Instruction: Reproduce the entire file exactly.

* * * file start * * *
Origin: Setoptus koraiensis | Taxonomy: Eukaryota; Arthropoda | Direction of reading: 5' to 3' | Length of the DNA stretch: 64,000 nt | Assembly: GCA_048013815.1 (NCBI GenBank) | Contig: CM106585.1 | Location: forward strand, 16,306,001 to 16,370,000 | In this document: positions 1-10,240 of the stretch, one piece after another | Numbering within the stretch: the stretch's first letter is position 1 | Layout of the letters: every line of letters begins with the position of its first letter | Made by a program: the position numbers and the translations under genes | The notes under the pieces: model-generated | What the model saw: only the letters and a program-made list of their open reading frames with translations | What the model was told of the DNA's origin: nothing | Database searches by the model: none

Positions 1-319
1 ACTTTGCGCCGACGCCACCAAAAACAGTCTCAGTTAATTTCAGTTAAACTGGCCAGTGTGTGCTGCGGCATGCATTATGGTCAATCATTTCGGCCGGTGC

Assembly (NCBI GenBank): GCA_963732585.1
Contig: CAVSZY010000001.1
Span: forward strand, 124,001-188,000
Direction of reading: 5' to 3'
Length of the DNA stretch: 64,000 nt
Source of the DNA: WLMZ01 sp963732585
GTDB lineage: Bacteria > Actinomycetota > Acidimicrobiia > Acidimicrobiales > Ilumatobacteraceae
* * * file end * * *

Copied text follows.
Origin: Setoptus koraiensis | Taxonomy: Eukaryota; Arthropoda | Direction of reading: 5' to 3' | Length of the DNA stretch: 64,000 nt | Assembly: GCA_048013815.1 (NCBI GenBank) | Contig: CM106585.1 | Location: forward strand, 16,306,001 to 16,370,000 | In this document: positions 1-10,240 of the stretch, one piece after another | Numbering within the stretch: the stretch's first letter is position 1 | Layout of the letters: every line of letters begins with the position of its first letter | Made by a program: the position numbers and the translations under genes | The notes under the pieces: model-generated | What the model saw: only the letters and a program-made list of their open reading frames with translations | What the model was told of the DNA's origin: nothing | Database searches by the model: none

Positions 1-319
1 ACTTTGCGCCGACGCCACCAAAAACAGTCTCAGTTAATTTCAGTTAAACTGGCCAGTGTGTGCTGCGGCATGCATTATGGTCAATCATTTCGGCCGGTGC

Assembly (NCBI GenBank): GCA_963732585.1
Contig: CAVSZY010000001.1
Span: forward strand, 124,001-188,000
Direction of reading: 5' to 3'
Length of the DNA stretch: 64,000 nt
Source of the DNA: WLMZ01 sp963732585
GTDB lineage: Bacteria > Actinomycetota > Acidimicrobiia > Acidimicrobiales > Ilumatobacteraceae